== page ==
Europe must shore up assistance to Iran’s fight on drugs: presidential chief of staff

September 14, 2019 - 19:59

TEHRAN – The Iranian president’s chief of staff has called on Europeans to increase assistance to Iran in fighting drugs to prevent traffic of drugs to their countries, noting in particular that U.S. sanctions have left impacts on Tehran’s budget to fight against narcotics.

“The European states cannot sit still and issue statements to appreciate Iran and say that fighting drugs is Iran’s responsibility; they must certainly help Iran,” Mahmoud Vaezi said, addressing a meeting in Tehran on Saturday.

He said that the Iranian government which could in the past generously help the anti-drugs campaign, has faced a limited budget due to the U.S. sanctions and cannot help the fight against narcotics like the past.

Vaezi warned that if pressure on Iran continues and the Europeans refrain from financial assistance, the country’s anti-narcotics fight would weaken and drugs would be trafficked to European countries and they will be forced to pay multi-fold amounts of money to confront drug traffickers.

The Islamic Republic has been actively fighting drug trades originating from its eastern neighbors in the past four decades, despite its high economic and human costs. The country has spent largely on sealing its borders and preventing the transit of narcotics destined for European, Arab and Central Asian countries.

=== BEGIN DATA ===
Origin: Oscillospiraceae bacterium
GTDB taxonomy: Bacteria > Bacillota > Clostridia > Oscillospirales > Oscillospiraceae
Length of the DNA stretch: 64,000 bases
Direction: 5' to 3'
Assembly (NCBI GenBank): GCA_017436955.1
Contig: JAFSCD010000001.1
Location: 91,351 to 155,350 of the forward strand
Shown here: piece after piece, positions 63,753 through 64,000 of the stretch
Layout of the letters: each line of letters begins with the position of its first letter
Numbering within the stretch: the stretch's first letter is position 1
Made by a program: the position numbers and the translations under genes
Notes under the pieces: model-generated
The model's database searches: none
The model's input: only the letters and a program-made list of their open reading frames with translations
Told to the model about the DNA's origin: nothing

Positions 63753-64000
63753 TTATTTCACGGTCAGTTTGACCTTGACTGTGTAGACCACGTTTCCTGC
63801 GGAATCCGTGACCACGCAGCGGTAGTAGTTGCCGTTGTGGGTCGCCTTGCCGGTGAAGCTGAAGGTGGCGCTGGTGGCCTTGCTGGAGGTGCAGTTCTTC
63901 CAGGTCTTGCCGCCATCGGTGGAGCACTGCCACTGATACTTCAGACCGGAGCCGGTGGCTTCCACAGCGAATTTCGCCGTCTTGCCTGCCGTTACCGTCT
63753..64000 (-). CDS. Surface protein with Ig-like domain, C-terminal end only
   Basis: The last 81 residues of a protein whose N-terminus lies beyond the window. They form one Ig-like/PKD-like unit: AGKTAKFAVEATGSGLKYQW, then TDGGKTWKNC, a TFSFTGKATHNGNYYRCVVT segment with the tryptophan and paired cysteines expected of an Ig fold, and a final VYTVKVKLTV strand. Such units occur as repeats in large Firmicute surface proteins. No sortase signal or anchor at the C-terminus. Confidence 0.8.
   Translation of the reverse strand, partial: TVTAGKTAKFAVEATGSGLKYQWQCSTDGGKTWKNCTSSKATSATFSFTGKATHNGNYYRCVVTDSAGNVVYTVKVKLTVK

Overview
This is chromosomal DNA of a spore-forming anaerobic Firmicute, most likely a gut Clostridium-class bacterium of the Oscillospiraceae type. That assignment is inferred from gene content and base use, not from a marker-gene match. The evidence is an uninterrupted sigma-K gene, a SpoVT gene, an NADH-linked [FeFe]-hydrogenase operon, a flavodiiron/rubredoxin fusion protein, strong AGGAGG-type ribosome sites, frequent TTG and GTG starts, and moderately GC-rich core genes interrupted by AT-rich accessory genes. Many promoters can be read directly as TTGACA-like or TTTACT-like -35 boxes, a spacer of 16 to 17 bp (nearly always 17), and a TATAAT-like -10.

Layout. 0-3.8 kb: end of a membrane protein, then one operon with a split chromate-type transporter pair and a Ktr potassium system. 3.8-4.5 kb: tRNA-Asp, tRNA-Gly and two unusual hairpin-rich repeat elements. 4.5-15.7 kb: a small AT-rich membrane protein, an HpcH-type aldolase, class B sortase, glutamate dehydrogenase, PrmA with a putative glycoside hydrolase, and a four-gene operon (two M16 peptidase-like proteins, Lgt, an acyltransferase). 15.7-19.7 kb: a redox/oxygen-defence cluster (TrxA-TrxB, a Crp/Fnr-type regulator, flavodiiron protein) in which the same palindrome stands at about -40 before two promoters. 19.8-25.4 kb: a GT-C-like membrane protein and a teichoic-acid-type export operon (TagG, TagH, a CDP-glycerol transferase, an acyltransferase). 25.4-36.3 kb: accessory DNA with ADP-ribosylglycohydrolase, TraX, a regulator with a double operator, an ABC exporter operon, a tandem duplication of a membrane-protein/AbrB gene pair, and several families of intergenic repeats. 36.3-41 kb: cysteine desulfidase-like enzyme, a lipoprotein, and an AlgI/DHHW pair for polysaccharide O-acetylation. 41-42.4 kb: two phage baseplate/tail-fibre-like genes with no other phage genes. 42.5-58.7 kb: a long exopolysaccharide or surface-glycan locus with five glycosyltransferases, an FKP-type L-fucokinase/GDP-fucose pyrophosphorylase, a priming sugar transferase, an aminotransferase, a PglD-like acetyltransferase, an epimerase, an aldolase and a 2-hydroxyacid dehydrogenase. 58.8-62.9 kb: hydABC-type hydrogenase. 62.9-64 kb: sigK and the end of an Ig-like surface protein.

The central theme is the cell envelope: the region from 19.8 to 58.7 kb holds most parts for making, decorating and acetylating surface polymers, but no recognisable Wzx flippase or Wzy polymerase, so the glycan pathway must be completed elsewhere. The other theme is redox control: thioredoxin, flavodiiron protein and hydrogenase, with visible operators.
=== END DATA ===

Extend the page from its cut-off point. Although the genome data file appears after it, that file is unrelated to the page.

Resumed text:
In relevant remarks earlier this week, Interior Minister Abdolreza Rahmani Fazli, in a meeting with Head of the State Service on Drug Control of Kyrgyzstan Colonel Oleg Zapolsky, stated that Iran was leading anti-narcotics campaign in the region.

Rahmani Fazli said that Iran had taken extensive measures in fighting narcotics and had continued its fight despite receiving no international aid.

Referring to drug production in Afghanistan, he said in spite of the fact that the U.S. troops are present in Afghanistan, they do not fight against narcotics in that country.

Despite difficulties regarding the Afghanistan sovereignty, the common borders are approximately controlled by Iran, meaning that Afghanistan has no special monitoring on borders, he said.

Rahmani Fazli reiterated that Western countries including Europeans have also provided no aid to Iran.   

Over 800 tons of narcotics are confiscated in Iran annually and the country has valuable experience in fighting illegal drugs, curing addicts, discovering hidden drugs and fighting gangs, he stated.